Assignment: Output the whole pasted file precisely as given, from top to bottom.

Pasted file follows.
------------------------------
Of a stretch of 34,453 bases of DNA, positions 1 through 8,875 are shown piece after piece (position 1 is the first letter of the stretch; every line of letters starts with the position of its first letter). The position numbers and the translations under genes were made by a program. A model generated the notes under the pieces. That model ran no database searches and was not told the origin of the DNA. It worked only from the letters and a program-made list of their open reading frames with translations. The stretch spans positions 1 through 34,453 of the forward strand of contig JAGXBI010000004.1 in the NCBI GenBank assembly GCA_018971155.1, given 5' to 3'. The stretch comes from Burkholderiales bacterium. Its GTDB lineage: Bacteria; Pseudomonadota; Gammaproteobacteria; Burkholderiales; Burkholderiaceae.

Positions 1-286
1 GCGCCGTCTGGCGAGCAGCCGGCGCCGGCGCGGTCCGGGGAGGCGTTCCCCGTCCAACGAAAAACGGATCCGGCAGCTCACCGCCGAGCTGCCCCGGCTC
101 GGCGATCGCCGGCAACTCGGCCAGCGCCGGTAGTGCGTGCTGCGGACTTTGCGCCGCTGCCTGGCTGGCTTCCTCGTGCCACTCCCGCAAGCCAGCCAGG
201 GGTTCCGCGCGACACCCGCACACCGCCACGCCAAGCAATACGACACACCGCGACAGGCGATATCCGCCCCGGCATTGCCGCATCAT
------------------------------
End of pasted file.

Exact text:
Of a stretch of 34,453 bases of DNA, positions 1 through 8,875 are shown piece after piece (position 1 is the first letter of the stretch; every line of letters starts with the position of its first letter). The position numbers and the translations under genes were made by a program. A model generated the notes under the pieces. That model ran no database searches and was not told the origin of the DNA. It worked only from the letters and a program-made list of their open reading frames with translations. The stretch spans positions 1 through 34,453 of the forward strand of contig JAGXBI010000004.1 in the NCBI GenBank assembly GCA_018971155.1, given 5' to 3'. The stretch comes from Burkholderiales bacterium. Its GTDB lineage: Bacteria; Pseudomonadota; Gammaproteobacteria; Burkholderiales; Burkholderiaceae.

Positions 1-286
1 GCGCCGTCTGGCGAGCAGCCGGCGCCGGCGCGGTCCGGGGAGGCGTTCCCCGTCCAACGAAAAACGGATCCGGCAGCTCACCGCCGAGCTGCCCCGGCTC
101 GGCGATCGCCGGCAACTCGGCCAGCGCCGGTAGTGCGTGCTGCGGACTTTGCGCCGCTGCCTGGCTGGCTTCCTCGTGCCACTCCCGCAAGCCAGCCAGG
201 GGTTCCGCGCGACACCCGCACACCGCCACGCCAAGCAATACGACACACCGCGACAGGCGATATCCGCCCCGGCATTGCCGCATCAT